As a producer of fine art prints, I am fascinated by architecture and the chance to take memorable photographs of the buildings that we sometimes take for granted. This photograph is definitely one of my favourites, as I feel it’s the perfect juxtaposition of old and new. Southwark Cathedral and A Shard of Glass.
This may sound arrogant, but I don’t think I could have composed this shot any better if I’d spent an entire year trying to figure out the best place to stand. Although these are two very different buildings, separated by centuries, they actually look similar to each other if you use your imagination a little. It’s almost as if the tall glass structure is a modern re-imagining of the “tiny” church. I also like the way the two buildings seem to be staring at each other, as if in some kind of architectural Mexican stand-off!
I suppose I’d better introduce you to these buildings, and give you a little background information on them both.
The ancient building is Southwark Cathedral, which sits close to the south bank of the River Thames, close to London Bridge. It is supposed to be the oldest Gothic church in London, having been built initially in 1220, although a previous version of what was once an Abbey can be traced as far back as 1086. It was nearly destroyed by fire in 1212, and was rebuilt over the next three centuries. Drawings from 1616 show the Cathedral (then a Priory) looking very recognisable to what you can see four hundred years later.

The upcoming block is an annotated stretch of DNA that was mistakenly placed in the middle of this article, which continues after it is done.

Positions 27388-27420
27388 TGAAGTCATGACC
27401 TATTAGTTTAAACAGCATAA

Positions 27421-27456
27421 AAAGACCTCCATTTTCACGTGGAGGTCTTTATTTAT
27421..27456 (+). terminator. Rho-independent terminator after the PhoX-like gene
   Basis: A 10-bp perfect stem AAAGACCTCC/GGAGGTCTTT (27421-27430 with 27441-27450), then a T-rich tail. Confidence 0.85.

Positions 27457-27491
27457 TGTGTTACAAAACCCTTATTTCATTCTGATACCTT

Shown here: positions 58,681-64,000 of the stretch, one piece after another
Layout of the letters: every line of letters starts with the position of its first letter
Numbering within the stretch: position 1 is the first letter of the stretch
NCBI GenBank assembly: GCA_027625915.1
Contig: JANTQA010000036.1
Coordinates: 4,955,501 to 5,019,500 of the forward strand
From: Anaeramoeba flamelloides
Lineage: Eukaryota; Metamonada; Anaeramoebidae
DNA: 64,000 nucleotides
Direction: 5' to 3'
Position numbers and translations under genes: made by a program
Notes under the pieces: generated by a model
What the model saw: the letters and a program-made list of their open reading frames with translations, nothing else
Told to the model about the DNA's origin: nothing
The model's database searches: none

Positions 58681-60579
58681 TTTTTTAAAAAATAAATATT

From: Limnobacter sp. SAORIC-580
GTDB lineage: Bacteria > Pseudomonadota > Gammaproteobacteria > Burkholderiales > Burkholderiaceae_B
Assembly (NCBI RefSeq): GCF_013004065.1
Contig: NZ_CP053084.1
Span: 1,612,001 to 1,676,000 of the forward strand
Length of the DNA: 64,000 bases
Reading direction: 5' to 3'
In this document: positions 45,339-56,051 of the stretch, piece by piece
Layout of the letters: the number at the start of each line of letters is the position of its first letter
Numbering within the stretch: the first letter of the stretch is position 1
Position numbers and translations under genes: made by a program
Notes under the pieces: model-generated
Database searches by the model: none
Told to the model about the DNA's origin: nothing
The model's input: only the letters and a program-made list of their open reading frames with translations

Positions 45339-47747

The modern building all Londoners will recognise as The Shard. It’s an 87-storey skyscraper that is the tallest building in the European Union. It was designed by the Italian architect Renzo Piano, and was completed in November 2012, being opened to the public in February 2013. The building is a mix of residences, restaurants, offices and a hotel.
For me, a building is never “just a building”. I love the way architecture evolves, and we can see evidence of that evolution all around us – we only have to look up! I just love the way this photograph perfectly encapsulates two buildings that stand at either end of an architectural time-line. I genuinely think it’s one of my best pieces, and I’m very proud to offer it as an art print photograph.
Oh, and if you’re ever in the UK and you’re not a native and you want to visit Southwark Cathedral, make sure you ask for directions for “Suth-urk” Cathedral, and not “South-walk”, else you’ll just get funny looks. Us Brits like to confuse visitors from abroad with some strange pronunciations of our place names. A friend of mine was once asked for directions to “Luga-Baruga”, which is how the person asking thought the English town of “Loughborough” was pronounced (it’s actually “Luff-bura”), plus there’s a place in Scotland called “Milngavie” which is confusingly pronounced “Mull-guy”. Even I, as a UK native, can’t work that one out!